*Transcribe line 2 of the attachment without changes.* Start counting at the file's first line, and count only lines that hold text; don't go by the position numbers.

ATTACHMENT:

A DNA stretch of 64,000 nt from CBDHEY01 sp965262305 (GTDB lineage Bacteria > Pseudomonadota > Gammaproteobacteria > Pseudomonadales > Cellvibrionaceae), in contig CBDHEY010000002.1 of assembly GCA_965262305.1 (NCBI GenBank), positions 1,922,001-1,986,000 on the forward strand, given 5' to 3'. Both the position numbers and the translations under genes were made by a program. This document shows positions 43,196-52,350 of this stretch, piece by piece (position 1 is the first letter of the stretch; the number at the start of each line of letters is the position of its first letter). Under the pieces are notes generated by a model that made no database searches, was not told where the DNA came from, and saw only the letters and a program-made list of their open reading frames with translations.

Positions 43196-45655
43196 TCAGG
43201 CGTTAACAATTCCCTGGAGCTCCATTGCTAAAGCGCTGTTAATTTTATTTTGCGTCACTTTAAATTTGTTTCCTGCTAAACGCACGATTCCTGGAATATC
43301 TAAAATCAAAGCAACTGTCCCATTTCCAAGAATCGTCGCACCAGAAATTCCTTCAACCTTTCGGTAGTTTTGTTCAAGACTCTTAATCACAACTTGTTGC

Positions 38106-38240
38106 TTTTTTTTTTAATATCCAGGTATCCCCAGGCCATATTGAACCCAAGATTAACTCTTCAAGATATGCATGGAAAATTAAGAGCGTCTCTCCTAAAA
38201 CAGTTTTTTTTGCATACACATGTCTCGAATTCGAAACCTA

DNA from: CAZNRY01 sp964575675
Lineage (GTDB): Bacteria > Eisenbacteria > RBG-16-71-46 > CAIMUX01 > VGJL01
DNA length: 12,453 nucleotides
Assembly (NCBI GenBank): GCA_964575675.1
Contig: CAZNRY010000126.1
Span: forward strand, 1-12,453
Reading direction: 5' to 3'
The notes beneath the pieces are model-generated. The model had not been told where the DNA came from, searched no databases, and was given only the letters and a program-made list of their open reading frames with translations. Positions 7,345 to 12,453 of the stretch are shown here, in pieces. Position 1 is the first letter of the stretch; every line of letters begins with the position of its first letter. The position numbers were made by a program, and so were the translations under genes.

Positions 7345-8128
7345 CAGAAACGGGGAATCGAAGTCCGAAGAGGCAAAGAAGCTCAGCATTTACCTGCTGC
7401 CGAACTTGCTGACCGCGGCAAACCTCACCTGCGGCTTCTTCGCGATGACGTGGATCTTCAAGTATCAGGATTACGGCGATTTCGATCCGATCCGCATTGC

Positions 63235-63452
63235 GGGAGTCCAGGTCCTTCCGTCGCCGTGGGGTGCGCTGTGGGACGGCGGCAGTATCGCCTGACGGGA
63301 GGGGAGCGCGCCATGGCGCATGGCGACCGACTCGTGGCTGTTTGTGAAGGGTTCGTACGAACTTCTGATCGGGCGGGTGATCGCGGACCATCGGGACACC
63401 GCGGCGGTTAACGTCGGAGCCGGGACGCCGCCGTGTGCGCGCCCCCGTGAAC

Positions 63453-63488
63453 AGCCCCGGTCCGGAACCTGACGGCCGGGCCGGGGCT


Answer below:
Positions 43196-45655